By Ida Ynner Lagerqvist
Sports & Photo Editor
The men’s soccer team went to Huntington Montessori School to read books and lead soccer sessions for students between the ages 3 to 8 in the morning of Friday March 8.
This was the second visit as part of a program called “Read, Run and Fun.” “It’s a mentoring program that is designed to get the players out in the community and to get them to interact with its youth,” head coach Michael Mordocco said.
Arriving at the school, the players split up in two groups. One group visited the students in their classrooms, where they read to them. The other group brought students to the school gym for a soccer session where the kids ran around and played soccer-related games.
In the classrooms, the reading mostly consisted of Dr. Seuss books, as March is Dr. Seuss month, but the students also listened to stories about dinosaurs and Pete the Cat. Ajani, 6, was especially interested in the dinosaur books and their pictures. There was one particular thing he liked in one of the books the players read. “There was a big dinosaur head,” Ajani said.
The program, Coach Mordocco said, is a great opportunity for his players to build character, mature and prepare for the future. “It’s healthy for them to communicate with people, whether it is children or adults, in different environments and different fields,” he said. “To be able to build relationships will benefit them and this program will help facilitate that.”
Six of the seven players who visited Huntington Montessori School are international student athletes from Argentina, Australia, Germany, Spain, Sweden, and Trini- dad and Tobago. Even though some of them have distinct accents, the communication with the kids ran smoothly. “It’s a great interaction! The kids love them,” Jeff Rodriguez, head teacher for a mixed group with 3 to 6 year olds, said.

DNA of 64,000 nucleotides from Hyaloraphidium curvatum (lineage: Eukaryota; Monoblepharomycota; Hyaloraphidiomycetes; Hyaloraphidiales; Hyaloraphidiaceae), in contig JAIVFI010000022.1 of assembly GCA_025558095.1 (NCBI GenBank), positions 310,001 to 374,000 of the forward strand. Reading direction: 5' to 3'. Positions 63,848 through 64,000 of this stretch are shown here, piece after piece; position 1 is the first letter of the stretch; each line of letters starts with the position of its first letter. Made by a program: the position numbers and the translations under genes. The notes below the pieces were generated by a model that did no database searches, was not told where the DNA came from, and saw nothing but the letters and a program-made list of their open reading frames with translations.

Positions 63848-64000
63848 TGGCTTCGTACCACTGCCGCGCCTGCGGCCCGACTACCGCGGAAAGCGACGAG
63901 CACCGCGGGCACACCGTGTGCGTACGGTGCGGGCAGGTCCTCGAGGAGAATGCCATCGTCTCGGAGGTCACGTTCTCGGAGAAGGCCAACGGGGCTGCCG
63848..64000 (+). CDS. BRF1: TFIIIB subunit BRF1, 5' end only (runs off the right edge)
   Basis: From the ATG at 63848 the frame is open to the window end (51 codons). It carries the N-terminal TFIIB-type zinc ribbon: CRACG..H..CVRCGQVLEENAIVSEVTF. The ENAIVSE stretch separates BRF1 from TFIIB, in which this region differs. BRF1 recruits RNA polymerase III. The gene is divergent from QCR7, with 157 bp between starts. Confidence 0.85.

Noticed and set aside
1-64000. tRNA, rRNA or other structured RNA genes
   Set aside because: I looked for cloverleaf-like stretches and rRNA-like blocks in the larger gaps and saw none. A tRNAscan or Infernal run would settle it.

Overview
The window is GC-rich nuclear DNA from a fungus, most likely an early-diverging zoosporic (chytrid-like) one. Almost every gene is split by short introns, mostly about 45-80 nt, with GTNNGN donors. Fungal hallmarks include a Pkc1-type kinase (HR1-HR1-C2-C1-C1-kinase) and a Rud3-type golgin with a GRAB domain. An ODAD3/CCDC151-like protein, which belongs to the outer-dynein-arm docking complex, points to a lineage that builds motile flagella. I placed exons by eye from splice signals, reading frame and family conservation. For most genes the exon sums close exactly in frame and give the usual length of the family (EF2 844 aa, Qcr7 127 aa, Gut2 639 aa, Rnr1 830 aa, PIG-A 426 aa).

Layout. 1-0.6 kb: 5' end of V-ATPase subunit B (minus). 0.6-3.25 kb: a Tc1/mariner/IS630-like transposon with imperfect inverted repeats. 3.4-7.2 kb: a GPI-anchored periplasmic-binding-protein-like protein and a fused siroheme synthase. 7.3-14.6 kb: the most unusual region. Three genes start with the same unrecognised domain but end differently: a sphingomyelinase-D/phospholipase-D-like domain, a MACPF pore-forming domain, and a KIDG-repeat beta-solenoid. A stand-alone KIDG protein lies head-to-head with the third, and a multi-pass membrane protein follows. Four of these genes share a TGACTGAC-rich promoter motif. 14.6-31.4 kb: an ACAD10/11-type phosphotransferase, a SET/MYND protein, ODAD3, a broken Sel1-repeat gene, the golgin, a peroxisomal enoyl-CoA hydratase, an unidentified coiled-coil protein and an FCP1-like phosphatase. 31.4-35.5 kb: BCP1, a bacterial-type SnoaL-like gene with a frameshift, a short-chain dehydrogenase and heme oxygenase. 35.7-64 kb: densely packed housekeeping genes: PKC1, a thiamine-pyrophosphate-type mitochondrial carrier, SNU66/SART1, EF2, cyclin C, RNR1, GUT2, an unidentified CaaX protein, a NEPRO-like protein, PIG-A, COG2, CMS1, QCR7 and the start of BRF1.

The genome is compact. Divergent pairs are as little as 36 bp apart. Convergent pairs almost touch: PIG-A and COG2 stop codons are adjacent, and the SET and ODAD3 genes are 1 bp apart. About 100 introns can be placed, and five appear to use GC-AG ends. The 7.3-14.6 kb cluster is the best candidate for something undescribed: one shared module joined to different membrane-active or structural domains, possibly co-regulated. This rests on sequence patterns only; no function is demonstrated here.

Rodriguez sees the culture differences between the players and the children as a great experience for his students. Last month they talked about diversity in his class. “We were touching on how we are all different, but how we should celebrate that and be appreciative of each individual, that we can all learn something from one another,” he said. “I think, by the team coming in and having everyone being from someplace different, the kids can learn something from them. It’s nice for them to get a perspective from someone else.”
Rodriguez also thinks is nice for the students to listen to other voices, especially male voices. “I think it’s nice for them to interact with other men. There aren’t that many male teachers, especially kindergarten teachers, so to have the guys come in gives them a chance to experience somebody else and not just me or their dads,” he said.
The students aren’t the only ones who gain perspective during the experience. By visiting the school, Paul Hein, freshman defender and broadcasting major from Germany, had the chance to learn about the American education system. “It’s very interesting to get to know the American school system and what it looks like,” he said. “It’s interesting to see how they use the Montessori method.”
Junior physical education major Kyle Parish, a midfielder and defender, also thinks the experience has been valuable. “I’m trying to do physical education and coaching, so personally it’s a very good experience for me to see what I can use and improve on to further my education,” he said. He also likes the change of pace from the university. “To have a little bit of youth is very refreshing and joyful,” Parish said.
Rodriguez would love to see the team come back, and he also thinks that more schools should invite university teams to interact with children. “I think this is a really nice experience not only for kids but for the team as well. I would really recommend this to other schools,” he said.